FSB consults on the effects of reforms on infrastructure finance18 July 2018
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Ref no: 27/2018
The Financial Stability Board (FSB) published today a consultation report on the Evaluation of the effects of financial regulatory reforms on infrastructure finance, and is seeking public feedback on the results of the evaluation to date.
The evaluation is the first under the FSB framework for the post-implementation evaluation of the effects of the G20 financial regulatory reforms, and forms part of a broader FSB examination of the effects of reforms on financial intermediation. It focuses on infrastructure finance that is provided in the form of corporate and project debt financing (loans and bonds), for which the financial regulatory reforms are of immediate relevance.
The report concludes that the effect of the G20 financial reforms on infrastructure finance is of a second order relative to other factors, such as the macro-financial environment, government policy and institutional factors. In particular, for the reforms that have been largely implemented and are most relevant for this evaluation – namely, the initial Basel III capital and liquidity requirements (agreed in 2010) and over-the-counter (OTC) derivatives reforms – the analysis thus far does not identify material negative effects on the provision and cost of infrastructure finance.
The evaluation further finds that:
The overall amount of infrastructure finance has grown in recent years after a temporary drop during the financial crisis. Market-based finance – mainly project and (particularly) corporate bond issuance as well as non-bank financing – has accounted for most of the growth in advanced economies in recent years.
Lending spreads for infrastructure finance have returned to lower levels in recent years following a spike during the crisis, but remain above pre-crisis levels.
There are differences in the provision of infrastructure finance in emerging market and developing economies compared to advanced economies. Emerging market and developing economies tend to rely more on bank loans, have a higher proportion of cross-border financing, and use local currency less for financing purposes (although the proportion of local currency is increasing).
The reforms have contributed to shorter average maturities of infrastructure loans by global systemically important banks. This effect is not necessarily unintended, given that reducing banks’ maturity mismatch was one of the objectives of the reforms.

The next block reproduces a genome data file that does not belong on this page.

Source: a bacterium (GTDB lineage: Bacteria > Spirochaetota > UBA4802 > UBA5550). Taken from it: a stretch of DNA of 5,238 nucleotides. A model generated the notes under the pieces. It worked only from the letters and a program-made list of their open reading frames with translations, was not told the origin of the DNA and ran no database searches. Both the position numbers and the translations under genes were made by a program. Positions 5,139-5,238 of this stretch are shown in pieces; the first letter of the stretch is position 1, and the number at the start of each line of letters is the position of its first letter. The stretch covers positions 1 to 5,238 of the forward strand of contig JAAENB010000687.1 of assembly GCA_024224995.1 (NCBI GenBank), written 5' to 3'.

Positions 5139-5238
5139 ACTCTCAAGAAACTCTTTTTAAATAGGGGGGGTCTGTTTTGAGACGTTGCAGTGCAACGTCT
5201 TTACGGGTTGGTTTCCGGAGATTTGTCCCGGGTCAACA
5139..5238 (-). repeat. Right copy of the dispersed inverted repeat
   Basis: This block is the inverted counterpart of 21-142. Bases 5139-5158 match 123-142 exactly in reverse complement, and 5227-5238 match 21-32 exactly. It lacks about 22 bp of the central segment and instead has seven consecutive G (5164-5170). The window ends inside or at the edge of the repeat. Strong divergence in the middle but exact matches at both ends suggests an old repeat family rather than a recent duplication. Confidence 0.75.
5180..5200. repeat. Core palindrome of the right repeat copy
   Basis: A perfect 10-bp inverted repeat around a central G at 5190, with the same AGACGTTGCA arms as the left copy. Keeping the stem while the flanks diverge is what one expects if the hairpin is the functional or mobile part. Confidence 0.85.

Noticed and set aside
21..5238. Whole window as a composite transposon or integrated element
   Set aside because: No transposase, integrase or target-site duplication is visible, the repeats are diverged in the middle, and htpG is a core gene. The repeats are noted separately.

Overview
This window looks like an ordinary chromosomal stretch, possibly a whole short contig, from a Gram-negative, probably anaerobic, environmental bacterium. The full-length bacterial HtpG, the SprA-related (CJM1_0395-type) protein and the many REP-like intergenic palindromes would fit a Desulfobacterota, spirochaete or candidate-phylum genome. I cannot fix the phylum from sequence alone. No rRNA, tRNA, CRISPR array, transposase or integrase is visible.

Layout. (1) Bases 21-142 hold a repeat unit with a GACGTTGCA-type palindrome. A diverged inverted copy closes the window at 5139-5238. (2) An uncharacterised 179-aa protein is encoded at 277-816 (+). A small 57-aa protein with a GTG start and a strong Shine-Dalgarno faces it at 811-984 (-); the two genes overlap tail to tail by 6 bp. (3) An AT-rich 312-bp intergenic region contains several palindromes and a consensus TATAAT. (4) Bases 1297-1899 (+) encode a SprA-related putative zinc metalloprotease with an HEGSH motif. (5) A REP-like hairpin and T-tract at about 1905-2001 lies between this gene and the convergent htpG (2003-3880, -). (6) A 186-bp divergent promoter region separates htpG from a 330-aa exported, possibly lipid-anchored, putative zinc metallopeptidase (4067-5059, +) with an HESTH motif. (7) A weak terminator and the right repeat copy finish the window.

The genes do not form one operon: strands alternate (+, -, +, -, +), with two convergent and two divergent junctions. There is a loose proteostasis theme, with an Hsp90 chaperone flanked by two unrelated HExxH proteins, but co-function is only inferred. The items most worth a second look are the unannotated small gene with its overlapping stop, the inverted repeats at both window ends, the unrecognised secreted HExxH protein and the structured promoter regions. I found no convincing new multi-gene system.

While not analysing the ex post effects of reforms on financial resilience, the evaluation has found no results to suggest that the wider benefits to the financial system from enhanced resilience – as estimated at an aggregate level in ex ante impact assessment studies – do not apply in the narrower context of infrastructure finance.
The analysis points to some substitution in recent years of bank financing by market-based financing in advanced economies, and the G20 banking reforms may have been one of the drivers for this rebalancing.
The FSB welcomes responses to the questions set out in the consultative document by Wednesday 22 August 2018. Responses should be sent to email@example.com. Responses will be published on the FSB website unless respondents expressly request otherwise. The final report will be published at around the time of the G20 Summit at end-November 2018.
Notes to editors
The FSB published in July 2017 a Framework for Post-Implementation Evaluation of the Effects of the G20 Financial Regulatory Reforms that guide analysis of whether the reforms are achieving their intended outcomes, and help identify material unintended consequences that may have to be addressed, without compromising on the objectives of the reforms. The framework provides the basis for dynamic implementation, and ensures that reforms remain fit for purpose amidst changing circumstances.
The first evaluation under the framework is an examination of the effects of the G20 regulatory reforms on financial intermediation. The evaluation has two parts: the first part involves an evaluation of the effects of reforms on the financing of infrastructure investment; and the second part involves an evaluation of the effects of reforms on the financing of small and medium-sized enterprises (SMEs). The report published today describes the results of the first part of the financial intermediation evaluation, focusing on infrastructure finance. The evaluation of the effects of reforms on SME financing will be delivered to the Japanese G20 Presidency in 2019.
Next month the FSB will publish for consultation its second evaluation under the framework, which examines the effects of the post-crisis reforms on incentives to centrally clear OTC derivatives.
The FSB will launch in the coming months an evaluation of the effects of policies to address too-big-to-fail, which will be completed in 2020.
The FSB has been established to coordinate at the international level the work of national financial authorities and international standard-setting bodies and to develop and promote the implementation of effective regulatory, supervisory and other financial sector policies in the interest of financial stability. It brings together national authorities responsible for financial stability in 24 countries and jurisdictions, international financial institutions, sector-specific international groupings of regulators and supervisors, and committees of central bank experts. The FSB also conducts outreach with 65 other jurisdictions through its six Regional Consultative Groups.
The FSB is chaired by Mark Carney, Governor of the Bank of England. Its Secretariat is located in Basel, Switzerland, and hosted by the Bank for International Settlements.